Zombieland: Double Tap

Review by David Jenkins @daveyjenkins

Directed by

Ruben Fleischer

Starring

Emma Stone Jesse Eisenberg Woody Harrelson

Anticipation.

Like being forced to visit a far-flung and mildly irritating relative you haven't seen for decade.

Enjoyment.

Barely passible and wholly unnecessary.

In Retrospect.

We'll forget this film a lot quicker than we did that awful Bad Santa sequel.

A tiresome folly that rejoins us with the characters of a mildly successful 2009 horror-comedy which absolutely no-one remembers.

Here are my 23 personal rules for making movie sequels – a guide to live by.

Rule #1: Try, whenever possible, to only make a sequel to a movie if you absolutely, positively have to.

Rule #2: Cardio – run away, as fast as you can, from any movie sequel you believe might be entirely unnecessary. Especially if it isn’t the supercharged, genetically enhanced and intellectually evolved beast you hoped it would be.

Rule #3: If enough time as passed since the original film, rehash, rehash, rehash. No one will remember or notice.

Rule #4: Accept your limits: pack the script with references that will be out of date within months, if not weeks.

Rule #5: Fun – make it look like everyone’s having some.

Rule #6: Avoid making your viewers ask themselves the question, “why does this film exist?” at longer intervals than ten minutes.

Rule #7: Get meta: go hog wild with the wacky in-jokes and self-referential digressions. At the expense of a story, of course!

Rule #8: Don’t get too meta! Make certain all your references are to mass mainstream cultural artefacts, such as The Simpsons, million-selling music artist or huge shopping outlets.

Rule #9: Embrace the smug – exude confidence to paper over the cracks of your noticeably slipshod and thin material.

Rule #10: No time for romance – make sure your leads don’t have too much sexual chemistry, as it might undercut the silly jokes and swears.

Rule #11: No time for drama – don’t forget to make it look like the plot was an afterthought, maybe something that came out of the edit. Very cool way of making films.

Rule #12: Hire Woody Harrelson, because he is a man who just loves to be alive. Have him shout, scream and fire large guns as much and often as possible. Maybe have him dress up as Elvis if the budget allows. Give him a lengthy anecdote and a southern accent.

Rule #13: Hire Zoey Deutch, because she’s a good egg and adapts well to a variety of different roles.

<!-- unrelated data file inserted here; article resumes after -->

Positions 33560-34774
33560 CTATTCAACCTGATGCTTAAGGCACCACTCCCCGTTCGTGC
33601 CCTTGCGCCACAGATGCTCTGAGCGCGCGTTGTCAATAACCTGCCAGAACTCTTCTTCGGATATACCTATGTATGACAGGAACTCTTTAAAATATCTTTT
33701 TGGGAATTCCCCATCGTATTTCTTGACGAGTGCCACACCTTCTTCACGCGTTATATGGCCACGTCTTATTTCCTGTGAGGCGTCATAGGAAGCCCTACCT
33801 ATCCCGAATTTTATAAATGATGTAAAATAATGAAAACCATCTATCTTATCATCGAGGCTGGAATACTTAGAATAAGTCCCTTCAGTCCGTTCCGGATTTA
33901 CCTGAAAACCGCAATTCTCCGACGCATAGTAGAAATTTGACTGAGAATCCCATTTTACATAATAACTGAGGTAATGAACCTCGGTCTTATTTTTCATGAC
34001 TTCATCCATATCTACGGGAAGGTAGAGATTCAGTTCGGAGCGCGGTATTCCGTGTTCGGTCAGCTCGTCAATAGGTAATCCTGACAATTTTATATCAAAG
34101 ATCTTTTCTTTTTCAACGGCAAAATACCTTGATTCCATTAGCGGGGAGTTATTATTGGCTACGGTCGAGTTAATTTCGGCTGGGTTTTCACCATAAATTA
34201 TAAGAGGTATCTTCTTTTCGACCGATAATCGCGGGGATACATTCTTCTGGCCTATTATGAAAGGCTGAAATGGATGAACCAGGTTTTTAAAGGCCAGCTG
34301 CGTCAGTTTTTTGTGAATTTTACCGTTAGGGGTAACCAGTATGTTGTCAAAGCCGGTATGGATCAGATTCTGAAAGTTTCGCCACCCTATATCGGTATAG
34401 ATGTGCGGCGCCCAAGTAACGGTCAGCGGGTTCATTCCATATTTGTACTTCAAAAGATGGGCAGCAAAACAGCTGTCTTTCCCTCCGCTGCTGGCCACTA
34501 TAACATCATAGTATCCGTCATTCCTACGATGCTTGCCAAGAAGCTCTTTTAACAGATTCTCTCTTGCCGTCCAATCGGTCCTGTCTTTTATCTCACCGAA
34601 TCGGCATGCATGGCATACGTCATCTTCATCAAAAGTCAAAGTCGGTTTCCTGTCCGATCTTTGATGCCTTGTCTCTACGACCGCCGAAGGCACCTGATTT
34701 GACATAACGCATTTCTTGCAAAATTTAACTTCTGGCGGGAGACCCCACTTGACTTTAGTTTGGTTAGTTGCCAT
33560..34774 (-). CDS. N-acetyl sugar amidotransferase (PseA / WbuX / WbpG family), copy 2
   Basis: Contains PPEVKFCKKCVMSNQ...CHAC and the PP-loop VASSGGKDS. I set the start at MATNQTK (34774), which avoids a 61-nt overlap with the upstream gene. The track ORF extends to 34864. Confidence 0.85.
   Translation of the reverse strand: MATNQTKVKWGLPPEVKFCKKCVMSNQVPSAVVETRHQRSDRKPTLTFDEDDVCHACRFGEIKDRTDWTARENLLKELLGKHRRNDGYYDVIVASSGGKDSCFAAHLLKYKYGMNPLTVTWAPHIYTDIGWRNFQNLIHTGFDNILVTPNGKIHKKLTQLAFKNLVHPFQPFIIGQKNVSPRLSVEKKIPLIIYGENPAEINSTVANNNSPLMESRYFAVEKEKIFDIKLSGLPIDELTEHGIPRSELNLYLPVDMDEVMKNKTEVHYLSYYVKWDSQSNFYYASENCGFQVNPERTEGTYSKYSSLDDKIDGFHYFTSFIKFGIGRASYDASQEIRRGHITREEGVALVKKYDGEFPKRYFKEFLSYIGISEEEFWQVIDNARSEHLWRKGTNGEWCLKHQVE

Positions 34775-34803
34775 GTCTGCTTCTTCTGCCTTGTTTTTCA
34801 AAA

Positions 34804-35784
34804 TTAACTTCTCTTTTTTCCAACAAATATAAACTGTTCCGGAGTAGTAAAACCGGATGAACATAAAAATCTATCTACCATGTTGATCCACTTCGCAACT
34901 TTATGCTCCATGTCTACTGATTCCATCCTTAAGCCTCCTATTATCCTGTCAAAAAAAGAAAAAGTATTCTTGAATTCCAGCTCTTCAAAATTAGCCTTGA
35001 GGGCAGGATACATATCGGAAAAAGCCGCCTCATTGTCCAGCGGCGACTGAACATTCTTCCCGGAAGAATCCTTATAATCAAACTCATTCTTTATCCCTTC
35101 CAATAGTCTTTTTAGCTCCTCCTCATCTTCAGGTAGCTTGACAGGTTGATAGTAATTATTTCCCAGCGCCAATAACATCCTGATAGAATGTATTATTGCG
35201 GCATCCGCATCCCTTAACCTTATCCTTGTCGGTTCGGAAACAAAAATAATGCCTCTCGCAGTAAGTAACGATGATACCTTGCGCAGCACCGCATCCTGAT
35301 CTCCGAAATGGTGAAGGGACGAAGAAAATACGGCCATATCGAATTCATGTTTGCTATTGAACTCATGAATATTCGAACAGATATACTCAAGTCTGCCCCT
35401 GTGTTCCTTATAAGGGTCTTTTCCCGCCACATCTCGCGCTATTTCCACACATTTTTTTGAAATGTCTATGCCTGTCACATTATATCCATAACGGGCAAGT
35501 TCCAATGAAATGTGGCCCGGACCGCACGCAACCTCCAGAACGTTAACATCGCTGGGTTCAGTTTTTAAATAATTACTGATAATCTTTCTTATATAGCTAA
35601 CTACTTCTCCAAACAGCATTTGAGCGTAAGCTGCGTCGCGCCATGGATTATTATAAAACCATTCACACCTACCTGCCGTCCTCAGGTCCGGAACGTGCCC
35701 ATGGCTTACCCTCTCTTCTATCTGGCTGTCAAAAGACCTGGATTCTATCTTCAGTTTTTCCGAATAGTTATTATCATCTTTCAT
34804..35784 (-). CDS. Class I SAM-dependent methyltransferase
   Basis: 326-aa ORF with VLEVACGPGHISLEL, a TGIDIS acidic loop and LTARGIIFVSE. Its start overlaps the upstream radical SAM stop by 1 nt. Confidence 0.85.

Rule #14: Don’t waste Zoey Deutch – as in, don’t cast her as a one-note bimbo gym bunny whose sole purpose is as the target for limp wisecracks about how she’s a one-note bimbo gym bunny.

Rule #15: The geek shall inherit the Earth – cast Jesse Eisenberg and make sure that his braying, irritating character is a badass with a shotgun who ends up getting the girl. This will empower your likely viewer base.

Rule #16: Don’t be too liberal with the special effects. Roll out the same basic zombie shoot-em-up scenario a few times over and don’t waste too much time and effort on creating something unfamiliar or unique.

Rule #17: Keep on truckin’ – when times get tough, pack your cast into a car and have them drive on down the road in search of their next big action set-piece or lightly screwball interaction.

Rule #18: Opposites attract – it’s funny when a serious character is forced to do something effete.

Rule #19: Don’t get Emma Stone dirty. She’s got an Oscar, she doesn’t need this, so don’t do anything that might annoy her.

Rule #20: Make sure you include one funny, completely random and digressive joke in the middle of the film to jolt people out of their seats. And then slink back to normal again.

Rule #21: Have one of the characters utter a catchphrase, and then have another character comment on how hackneyed that catchphrase is, thereby entering into the mindset of the audience.

Rule #22: Hold back your A material to run after the closing credits.

Rule #23: You don’t need to make any more sequels. You just don’t. Double tap that idea.

Published 17 Oct 2019

Tags: Emma Stone Jesse Eisenberg Ruben Fleischer Woody Harrelson

Anticipation.

Like being forced to visit a far-flung and mildly irritating relative you haven't seen for decade.

Enjoyment.

Barely passible and wholly unnecessary.

In Retrospect.

We'll forget this film a lot quicker than we did that awful Bad Santa sequel.

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